Saturday, February 1, 2014 Partly cloudy, passing scattered showers, warm and humid, 28C
Today was a tiring day for me, as I moved from Port St. Lucie (which
means I had to clean the condo from stem to stern, ugh), and then drove
to Mims, where I found out Andrew, the motel owner I had reserved with,
gave away my room:( He called a friend up the road who did have one
more room, and I got it (at a small town called Scottsmoor). I am happy
for Andrew, since when I stayed with him last year, he was concerned
that the cutting of the "Shuttle Program" was going to cause a
deterioration in his business. I suggested he go after the bird
watchers. It worked, and I am out of a room! There is no justice...blah blah.
So here I am, about 100 miles north of St. Lucie (the Treasure Coast) in Brevard County (the Space Coast) with a lot less tropical influences, and a lot more temperate flora, though still greatly mixed on the coast.
In case these places do not sound familiar...after getting something
from the grocery store at Titusvillle, I drove across the Lagoon to
Merritt Island, which is one of the best National Wildlife Refuges in
the US (140,000 acres) , established in the 1960's because the US
government was building this local facility now called the Kennedy Space
Center at Cape Canaveral, which is also on Merritt Island. So we
nature lovers lucked out because NASA needed a huge buffer area around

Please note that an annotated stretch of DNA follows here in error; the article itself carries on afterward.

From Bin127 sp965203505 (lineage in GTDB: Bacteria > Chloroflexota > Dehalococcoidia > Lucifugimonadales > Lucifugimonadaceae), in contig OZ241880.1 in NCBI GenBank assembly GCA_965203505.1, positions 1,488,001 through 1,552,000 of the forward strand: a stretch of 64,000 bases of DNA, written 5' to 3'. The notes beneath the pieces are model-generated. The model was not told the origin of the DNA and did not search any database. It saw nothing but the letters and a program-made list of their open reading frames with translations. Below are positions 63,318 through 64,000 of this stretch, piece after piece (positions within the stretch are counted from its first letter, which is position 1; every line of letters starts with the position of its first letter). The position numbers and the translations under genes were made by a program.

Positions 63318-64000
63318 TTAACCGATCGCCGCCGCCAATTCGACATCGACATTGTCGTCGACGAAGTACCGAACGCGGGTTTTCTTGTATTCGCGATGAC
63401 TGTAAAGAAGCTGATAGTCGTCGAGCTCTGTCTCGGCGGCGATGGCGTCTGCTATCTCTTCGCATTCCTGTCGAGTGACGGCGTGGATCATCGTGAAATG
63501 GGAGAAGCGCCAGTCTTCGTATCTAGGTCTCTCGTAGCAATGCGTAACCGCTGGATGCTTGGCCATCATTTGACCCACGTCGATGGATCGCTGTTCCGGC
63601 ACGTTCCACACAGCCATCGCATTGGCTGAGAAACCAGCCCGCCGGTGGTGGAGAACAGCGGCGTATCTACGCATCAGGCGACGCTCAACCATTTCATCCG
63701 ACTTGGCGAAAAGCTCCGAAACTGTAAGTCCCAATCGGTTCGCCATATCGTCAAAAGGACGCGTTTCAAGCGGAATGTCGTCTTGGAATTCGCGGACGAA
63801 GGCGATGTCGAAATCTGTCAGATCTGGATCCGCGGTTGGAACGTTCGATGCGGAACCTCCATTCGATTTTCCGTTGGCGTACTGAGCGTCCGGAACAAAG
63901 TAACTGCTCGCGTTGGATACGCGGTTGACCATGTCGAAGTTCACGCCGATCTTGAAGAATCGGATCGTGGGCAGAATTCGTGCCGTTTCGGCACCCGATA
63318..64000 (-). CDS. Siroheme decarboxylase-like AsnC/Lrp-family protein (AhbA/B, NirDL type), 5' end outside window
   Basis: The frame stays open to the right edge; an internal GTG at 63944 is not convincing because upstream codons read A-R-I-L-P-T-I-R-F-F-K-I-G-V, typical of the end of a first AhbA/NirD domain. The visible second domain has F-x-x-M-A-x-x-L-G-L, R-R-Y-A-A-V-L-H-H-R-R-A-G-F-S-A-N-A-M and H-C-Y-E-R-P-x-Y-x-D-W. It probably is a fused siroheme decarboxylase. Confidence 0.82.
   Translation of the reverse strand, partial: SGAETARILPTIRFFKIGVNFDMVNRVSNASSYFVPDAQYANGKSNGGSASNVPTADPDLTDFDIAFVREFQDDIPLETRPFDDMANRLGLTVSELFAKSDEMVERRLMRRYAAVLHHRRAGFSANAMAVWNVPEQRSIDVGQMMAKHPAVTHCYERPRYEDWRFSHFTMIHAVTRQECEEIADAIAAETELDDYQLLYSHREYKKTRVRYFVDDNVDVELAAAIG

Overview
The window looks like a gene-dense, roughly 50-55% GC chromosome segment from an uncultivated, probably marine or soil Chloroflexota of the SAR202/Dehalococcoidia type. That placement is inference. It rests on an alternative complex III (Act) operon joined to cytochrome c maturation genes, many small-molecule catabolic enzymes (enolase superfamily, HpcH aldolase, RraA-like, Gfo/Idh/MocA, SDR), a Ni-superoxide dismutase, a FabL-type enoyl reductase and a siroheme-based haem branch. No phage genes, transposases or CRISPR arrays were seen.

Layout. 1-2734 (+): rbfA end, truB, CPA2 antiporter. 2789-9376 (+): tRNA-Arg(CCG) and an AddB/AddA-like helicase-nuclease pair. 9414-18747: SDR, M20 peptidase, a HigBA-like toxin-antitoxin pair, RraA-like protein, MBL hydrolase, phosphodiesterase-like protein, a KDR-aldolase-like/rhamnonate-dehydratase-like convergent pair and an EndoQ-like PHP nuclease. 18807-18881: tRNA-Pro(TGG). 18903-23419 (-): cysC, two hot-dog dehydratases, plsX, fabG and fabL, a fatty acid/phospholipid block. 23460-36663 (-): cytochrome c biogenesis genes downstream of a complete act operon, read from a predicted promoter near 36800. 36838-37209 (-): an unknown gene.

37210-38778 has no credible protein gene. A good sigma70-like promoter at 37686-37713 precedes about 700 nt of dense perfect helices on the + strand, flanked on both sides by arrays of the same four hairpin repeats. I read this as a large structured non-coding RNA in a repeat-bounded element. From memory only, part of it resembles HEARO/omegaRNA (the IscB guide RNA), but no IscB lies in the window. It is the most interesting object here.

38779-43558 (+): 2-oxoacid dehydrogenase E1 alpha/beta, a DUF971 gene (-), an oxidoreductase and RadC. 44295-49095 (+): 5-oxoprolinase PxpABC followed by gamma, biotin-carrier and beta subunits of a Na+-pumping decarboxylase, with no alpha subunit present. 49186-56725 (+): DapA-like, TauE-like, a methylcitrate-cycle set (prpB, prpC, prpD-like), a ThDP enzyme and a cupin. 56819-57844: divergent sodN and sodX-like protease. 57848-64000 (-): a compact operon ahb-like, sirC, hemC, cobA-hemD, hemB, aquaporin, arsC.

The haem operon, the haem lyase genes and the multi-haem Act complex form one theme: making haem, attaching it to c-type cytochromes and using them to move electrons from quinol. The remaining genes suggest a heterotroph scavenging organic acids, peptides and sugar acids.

their space center with no development. Thank goodness this area also
is one of the primary bird habitats in North America! What luck. I
just drove around the 20 mile parkway. You can see the "rocket
construction and preparation buildings", since they are very tall, and
nothing else. The "employee road" has a gate across it for some
reason. Lots of birds around!
I understand that NASA has applied for a permit to build a new "private sector" launch facility. You can learn more about that and much more at the National Wildlife Refuge Website:
And isn't it telling that there is nary a word about the NWR at the NASA website...just 100% space 100% of the time. Though, one of the first enthusiastic naturalists I met at Loxahatchee NWR in 1982, was, in fact a NASA rocket scientist. So there.
Just to warm you up, here are a few January 2013 photos of one of Florida's most endangered, and stunning birds, taken at Merritt Island:
Florida Scrub Jays. Of course the drabber bird is the female. More tomorrow!